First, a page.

I'd turn it off. Wastes tube life. However, some tube preamps run the tubes at very low power, so that can litterally last a long time. Some questions to ask yourself, do you notice a difference in sound quality if left on for days at a time? Or after a hour or two, things are warmed up and sound fine? Are you running stock tubes that are cheap to replace? Or expensive NOS? Turning tubes on and off a lot can reduce life span.
What I do is on weekends, when I listen a lot, leave it on. During the week, goes on and off...
I substantially agree with Jfrech. Mine is a tradeoff. I use a very difficult to obtain tube with a 10,000 hours usable life. This is about a year and a half when always on. It takes my preamp about 2 hours to reach its peak, and I typically use it for 3 hours each night and about 5 hours each weekend. Thus I use about 41 hours per week turning it on and off, rather than 168 hours leaving it on. My tubes thus will last about 5 years.
If you have the dough to replace tubes often, then leave it ON; otherwise leave it OFF when not in use.
ALWAYS ON. Solid state or tube. Always.
I never turn mine off. It's an Audible Illusions M3A. It's known as a "tube eater". I had the same tubes in it (Amperex JAN) for 5 years. The JAN's are still good! I just took them out to listen to different tubes.
Think about it. Professional studios leave everything on constantly. Nothing heats up then cools down then heats up .... These expansions (heat) and contractions (cool) cause a shorter life.
To test this, leave a light bulb on. Isolate it from all vibrations. (You never thought you'd be using cones, cork, sorbothane, ... for that, did you?) That light bulb will last longer than any other light bulb from the same pack.
I used to leave them on all the time. Now I turn them off as I got tired of replacing them often.
Well, I'm glad to see this question was answered definitively. I understand the light bulb thing but I still can't see leaving tubes on 24/7 especially if they are NOS and you have paid big bucks for them.
I have a BAT VK-50SE and I like to turn it off when not in use.
The BAT has a soft start feature, which gradually increases the voltage to the tubes over a period of time (about a minute). It drastically reduces the stress on the tubes during power on. Turning this kind of equipment on and off should not shorten the tubes life.
The BAT runs very hot. The heat it generates may shorten the life span of other components inside. Leaving it on all the time is going to dry up the capacitors sooner.
Not to mention the extra electricity it consumes.
But if you have a preamp that has no soft start feature, drives tubes gently, does not run very hot, and uses long lasting tubes; than by all means, leave it on.
I leave everything on but the TT motor. It shuts itself off after 40 minutes, which is great on drinking nights! All the tube stuff has good NOS tubes. I hate waiting for everything to get up to speed.
The proprietor of one of the high end's more noteworthy and successful tube gear companies explained to me that the studies done in the 1950's on tube wear all confirmed that small signal tubes, such as those used then and now in preamps and now in DAC's, tend to last much longer (and as a corollary, also sound better) if powered up 24/7. Basically, he said that, if left powered up 24/7, they either die at some point in the first 250 hours (infant mortality of sorts) or they basically last forever.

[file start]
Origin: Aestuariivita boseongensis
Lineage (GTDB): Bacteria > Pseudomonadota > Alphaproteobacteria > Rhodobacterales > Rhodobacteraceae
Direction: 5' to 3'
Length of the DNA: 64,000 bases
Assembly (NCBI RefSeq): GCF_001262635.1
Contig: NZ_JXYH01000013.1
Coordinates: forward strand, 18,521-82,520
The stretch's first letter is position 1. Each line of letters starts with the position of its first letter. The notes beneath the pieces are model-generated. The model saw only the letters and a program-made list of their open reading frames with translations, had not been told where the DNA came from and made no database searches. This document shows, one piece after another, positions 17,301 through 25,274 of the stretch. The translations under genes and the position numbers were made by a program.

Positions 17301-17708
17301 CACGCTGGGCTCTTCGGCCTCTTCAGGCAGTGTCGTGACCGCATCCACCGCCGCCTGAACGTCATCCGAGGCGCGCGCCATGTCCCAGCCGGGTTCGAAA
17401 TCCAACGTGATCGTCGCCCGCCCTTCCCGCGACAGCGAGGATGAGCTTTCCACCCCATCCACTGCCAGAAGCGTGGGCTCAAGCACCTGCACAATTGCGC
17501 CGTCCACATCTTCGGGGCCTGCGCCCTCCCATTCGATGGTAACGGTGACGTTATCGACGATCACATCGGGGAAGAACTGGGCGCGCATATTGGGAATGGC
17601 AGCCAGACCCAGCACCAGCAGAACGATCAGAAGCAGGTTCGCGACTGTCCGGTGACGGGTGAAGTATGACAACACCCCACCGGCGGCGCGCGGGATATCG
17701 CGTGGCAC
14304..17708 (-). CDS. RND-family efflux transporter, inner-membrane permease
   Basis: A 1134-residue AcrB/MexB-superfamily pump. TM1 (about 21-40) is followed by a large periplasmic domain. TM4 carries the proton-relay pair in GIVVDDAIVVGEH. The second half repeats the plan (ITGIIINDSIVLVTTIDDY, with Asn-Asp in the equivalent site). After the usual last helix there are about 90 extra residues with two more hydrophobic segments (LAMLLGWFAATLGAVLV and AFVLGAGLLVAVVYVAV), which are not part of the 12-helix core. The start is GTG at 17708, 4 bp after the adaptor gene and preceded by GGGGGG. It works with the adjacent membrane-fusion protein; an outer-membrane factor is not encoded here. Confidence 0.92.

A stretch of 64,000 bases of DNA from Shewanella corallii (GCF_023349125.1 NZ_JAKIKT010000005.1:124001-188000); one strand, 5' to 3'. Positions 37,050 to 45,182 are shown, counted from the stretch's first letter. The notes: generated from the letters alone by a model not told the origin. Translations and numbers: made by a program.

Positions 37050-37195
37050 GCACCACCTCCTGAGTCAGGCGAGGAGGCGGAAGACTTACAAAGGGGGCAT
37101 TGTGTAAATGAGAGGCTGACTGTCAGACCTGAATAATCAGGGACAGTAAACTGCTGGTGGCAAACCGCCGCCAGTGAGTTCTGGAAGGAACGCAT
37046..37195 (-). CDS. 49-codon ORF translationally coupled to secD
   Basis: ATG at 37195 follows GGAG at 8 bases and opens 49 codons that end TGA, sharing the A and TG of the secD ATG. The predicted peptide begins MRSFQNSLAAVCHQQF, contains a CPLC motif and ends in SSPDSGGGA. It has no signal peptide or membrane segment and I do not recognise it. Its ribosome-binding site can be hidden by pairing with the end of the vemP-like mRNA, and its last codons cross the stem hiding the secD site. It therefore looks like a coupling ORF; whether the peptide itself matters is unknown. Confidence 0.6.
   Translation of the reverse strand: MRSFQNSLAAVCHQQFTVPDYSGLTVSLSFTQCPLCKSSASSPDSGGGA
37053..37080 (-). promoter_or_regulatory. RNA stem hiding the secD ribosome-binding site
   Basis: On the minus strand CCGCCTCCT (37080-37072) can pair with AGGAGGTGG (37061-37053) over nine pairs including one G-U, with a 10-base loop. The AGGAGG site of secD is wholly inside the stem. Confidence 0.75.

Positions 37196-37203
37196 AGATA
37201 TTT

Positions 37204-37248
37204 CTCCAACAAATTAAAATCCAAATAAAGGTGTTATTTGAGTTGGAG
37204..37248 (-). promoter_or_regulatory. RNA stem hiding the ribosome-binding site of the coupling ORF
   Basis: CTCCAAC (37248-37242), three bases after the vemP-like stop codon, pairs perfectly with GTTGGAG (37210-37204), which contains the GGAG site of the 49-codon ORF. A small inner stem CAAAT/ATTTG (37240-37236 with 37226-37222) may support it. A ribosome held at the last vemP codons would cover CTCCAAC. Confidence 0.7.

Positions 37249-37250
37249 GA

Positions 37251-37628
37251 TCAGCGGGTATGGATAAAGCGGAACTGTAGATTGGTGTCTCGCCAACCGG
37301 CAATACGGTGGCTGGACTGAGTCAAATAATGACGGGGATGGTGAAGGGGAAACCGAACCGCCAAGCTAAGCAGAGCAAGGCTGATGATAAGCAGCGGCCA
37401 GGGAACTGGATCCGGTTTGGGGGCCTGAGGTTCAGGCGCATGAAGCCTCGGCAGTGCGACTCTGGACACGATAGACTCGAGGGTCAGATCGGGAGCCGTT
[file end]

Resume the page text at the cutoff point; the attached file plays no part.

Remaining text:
I leave all of my equipment except turntable and tube amps powered up 24/7. Over the years, this has included a tubed DAC (Cal Audio) and three tube preamps (Jadis, CAT and Hovland). In fourteen years combined of these tube components being left on 24/7, I have never had to replace a tube (nine years now on the DAC), nor has any of my equipment, tube or solid-state, required service. The only precautionary measure I take is to keep the volume turned all the way down (and the mute engaged for other reasons) on preamps so as to ensure that there is little current passing through the tubes when I am not playing music.
Tube amps cannot be left powered up because the output tubes pass a relatively large amount of current that stresses the tubes.
As a general rule, it is the thermal cycles that occur when equipment is powered up and down (i.e., repeated expansion and contraction of the components as they heat up and cool down) that kills components, even tubes - it is basic physics.
Sidssp, I also have a BAT VK-50SE and put it in stand-by when I'm not using it. I only turn it off when I go away for more than a day. I'm surprised you turn it off rather than using the stand-by feature.
Good point, I could have done that. The problem is I have programmed a macro to turn everything on/off from a universal remote but the VK-50SE does not allow you to put it in stand-by from a remote. It can only be done by pushing the power button and I am too lazy or too forgetful to get up every time.
Raquel, that is interesting. You never replaced the tubes in your 3 preamps in 14 years despite leaving them on 24/7?
I'm going your route, and don't worry if I didn't get the same results. I'll just have to get those tubes replaced if their life span come to an end.
the VK-50SE does not allow you to put it in stand-by from a remote. It can only be done by pushing the power button
I hear you. Annoying, isn't it? At least it can be woken up from stand-by using the remote.
Long ago I had a Marantz 7 in which I had not replaced the tubes for over 5 years. When I did, I was shocked at the improvement. Tubes are deteriorating all the time.